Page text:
Chris Christie Tests Limits Of Authenticity

New Jersey Gov. Chris Christie's political brand is built almost entirely around a single personality trait: authenticity.

He's a self-styled what-you-see-is-what-you-get kind of politician, unapologetic that his blunt style can come across as brash. The approach has earned Christie plenty of love for being himself and sets him apart from other potential 2016 presidential contenders such as Hillary Clinton and Jeb Bush, who often come across as stiffer and more disciplined.

Christie's authenticity was on full display this week when he stood by his beloved Dallas Cowboys. In the face of Internet bullies who shunned his love for America's Team or mocked his bear hug with Jerry Jones, Christie brazenly defended his lifelong loyalty for an out-of-state team that's either the most loved or most hated franchise in the NFL.

Voters often say they're looking for real, genuine candidates. But striking that perfect balance of authenticity without being too hot or too cold is "one of the most difficult lines to navigate" for a politician, said GOP strategist Ford O'Connell.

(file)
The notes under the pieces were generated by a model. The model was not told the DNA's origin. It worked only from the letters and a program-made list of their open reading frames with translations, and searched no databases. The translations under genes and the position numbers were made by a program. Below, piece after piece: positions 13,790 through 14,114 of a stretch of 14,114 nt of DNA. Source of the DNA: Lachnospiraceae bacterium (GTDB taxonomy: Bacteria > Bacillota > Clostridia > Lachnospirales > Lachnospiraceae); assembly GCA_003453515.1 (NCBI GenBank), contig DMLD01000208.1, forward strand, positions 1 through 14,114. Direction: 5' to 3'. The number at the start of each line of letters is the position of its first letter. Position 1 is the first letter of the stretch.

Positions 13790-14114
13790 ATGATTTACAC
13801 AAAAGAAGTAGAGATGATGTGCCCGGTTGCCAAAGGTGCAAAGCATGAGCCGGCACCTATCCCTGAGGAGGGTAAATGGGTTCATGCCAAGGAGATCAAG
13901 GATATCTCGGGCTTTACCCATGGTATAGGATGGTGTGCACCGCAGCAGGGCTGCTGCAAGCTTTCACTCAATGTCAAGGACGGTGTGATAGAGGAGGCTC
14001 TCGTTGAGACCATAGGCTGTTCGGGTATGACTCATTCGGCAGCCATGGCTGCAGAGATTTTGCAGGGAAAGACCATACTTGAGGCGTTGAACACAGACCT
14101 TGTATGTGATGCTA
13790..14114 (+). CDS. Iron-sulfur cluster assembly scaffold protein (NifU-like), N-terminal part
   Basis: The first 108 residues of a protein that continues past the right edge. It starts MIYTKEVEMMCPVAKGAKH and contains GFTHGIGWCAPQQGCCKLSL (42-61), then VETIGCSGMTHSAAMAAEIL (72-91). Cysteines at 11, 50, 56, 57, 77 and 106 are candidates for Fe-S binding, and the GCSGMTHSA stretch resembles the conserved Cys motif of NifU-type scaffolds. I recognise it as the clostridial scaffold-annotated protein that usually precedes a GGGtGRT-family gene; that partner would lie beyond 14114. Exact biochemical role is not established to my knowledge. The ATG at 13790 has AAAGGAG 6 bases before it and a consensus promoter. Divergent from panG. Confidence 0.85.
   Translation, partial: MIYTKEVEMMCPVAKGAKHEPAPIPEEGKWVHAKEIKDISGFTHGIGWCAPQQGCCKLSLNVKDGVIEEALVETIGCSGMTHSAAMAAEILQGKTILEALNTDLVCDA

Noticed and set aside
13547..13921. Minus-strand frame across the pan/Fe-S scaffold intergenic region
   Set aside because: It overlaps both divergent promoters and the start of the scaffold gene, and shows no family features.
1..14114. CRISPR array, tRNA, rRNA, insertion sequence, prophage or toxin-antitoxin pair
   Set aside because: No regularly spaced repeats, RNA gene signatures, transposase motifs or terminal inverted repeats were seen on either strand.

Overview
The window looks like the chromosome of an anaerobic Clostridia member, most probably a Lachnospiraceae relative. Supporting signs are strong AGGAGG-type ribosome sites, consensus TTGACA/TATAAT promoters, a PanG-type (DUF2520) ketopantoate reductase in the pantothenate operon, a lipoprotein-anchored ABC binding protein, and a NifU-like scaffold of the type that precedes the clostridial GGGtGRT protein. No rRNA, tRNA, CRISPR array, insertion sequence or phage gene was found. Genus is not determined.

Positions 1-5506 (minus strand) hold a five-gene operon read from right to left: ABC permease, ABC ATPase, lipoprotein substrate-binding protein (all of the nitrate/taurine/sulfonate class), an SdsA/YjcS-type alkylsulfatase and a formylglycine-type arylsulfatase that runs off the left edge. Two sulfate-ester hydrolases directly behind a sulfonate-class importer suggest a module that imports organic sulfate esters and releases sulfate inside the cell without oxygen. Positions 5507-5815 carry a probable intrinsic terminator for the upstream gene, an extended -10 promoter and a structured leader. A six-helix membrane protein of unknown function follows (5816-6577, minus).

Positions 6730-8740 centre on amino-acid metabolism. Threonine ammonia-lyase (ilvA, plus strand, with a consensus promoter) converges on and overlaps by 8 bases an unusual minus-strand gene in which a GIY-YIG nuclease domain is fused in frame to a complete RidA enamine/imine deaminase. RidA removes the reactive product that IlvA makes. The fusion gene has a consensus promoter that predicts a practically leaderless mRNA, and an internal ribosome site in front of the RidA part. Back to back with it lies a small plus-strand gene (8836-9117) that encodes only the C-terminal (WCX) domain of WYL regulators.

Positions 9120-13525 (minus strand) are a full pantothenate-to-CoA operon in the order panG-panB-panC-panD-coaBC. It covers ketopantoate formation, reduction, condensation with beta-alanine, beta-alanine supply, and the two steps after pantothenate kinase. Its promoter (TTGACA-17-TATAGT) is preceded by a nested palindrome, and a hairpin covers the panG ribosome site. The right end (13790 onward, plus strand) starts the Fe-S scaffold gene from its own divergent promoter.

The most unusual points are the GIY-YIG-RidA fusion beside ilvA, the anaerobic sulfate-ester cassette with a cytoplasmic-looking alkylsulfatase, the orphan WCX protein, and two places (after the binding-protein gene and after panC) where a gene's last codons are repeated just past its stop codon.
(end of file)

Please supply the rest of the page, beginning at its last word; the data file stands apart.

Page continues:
"And that balance is different for every candidate because you don't know what the candidate is going to do until you shine the spotlight on them," O'Connell said.

O'Connell, the GOP strategist, acknowledges there's always a risk in being too much of yourself on the campaign trail. But at the end of the day, he argued, "it's better to be too authentic than to be too plastic."

Read more from Ashley Killough at CNN

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Analysis & Political Strategy